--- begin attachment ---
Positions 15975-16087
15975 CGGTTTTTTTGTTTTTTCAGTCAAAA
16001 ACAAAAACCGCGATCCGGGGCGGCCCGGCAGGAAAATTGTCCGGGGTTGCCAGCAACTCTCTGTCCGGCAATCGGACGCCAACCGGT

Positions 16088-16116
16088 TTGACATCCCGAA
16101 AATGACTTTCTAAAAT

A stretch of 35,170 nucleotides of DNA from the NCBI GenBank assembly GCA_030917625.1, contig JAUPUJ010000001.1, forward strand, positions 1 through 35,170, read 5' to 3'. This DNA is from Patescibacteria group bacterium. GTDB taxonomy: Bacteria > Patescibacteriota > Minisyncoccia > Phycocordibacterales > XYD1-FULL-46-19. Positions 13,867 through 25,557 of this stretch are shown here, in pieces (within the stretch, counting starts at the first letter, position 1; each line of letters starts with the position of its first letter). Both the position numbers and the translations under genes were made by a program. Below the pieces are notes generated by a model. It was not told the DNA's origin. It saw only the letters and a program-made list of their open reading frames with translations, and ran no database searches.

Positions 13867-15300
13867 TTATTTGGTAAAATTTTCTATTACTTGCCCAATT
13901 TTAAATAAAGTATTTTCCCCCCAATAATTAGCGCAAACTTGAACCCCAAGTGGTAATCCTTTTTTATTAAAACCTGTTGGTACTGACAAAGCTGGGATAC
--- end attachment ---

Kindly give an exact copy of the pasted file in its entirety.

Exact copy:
Positions 15975-16087
15975 CGGTTTTTTTGTTTTTTCAGTCAAAA
16001 ACAAAAACCGCGATCCGGGGCGGCCCGGCAGGAAAATTGTCCGGGGTTGCCAGCAACTCTCTGTCCGGCAATCGGACGCCAACCGGT

Positions 16088-16116
16088 TTGACATCCCGAA
16101 AATGACTTTCTAAAAT

A stretch of 35,170 nucleotides of DNA from the NCBI GenBank assembly GCA_030917625.1, contig JAUPUJ010000001.1, forward strand, positions 1 through 35,170, read 5' to 3'. This DNA is from Patescibacteria group bacterium. GTDB taxonomy: Bacteria > Patescibacteriota > Minisyncoccia > Phycocordibacterales > XYD1-FULL-46-19. Positions 13,867 through 25,557 of this stretch are shown here, in pieces (within the stretch, counting starts at the first letter, position 1; each line of letters starts with the position of its first letter). Both the position numbers and the translations under genes were made by a program. Below the pieces are notes generated by a model. It was not told the DNA's origin. It saw only the letters and a program-made list of their open reading frames with translations, and ran no database searches.

Positions 13867-15300
13867 TTATTTGGTAAAATTTTCTATTACTTGCCCAATT
13901 TTAAATAAAGTATTTTCCCCCCAATAATTAGCGCAAACTTGAACCCCAAGTGGTAATCCTTTTTTATTAAAACCTGTTGGTACTGACAAAGCTGGGATAC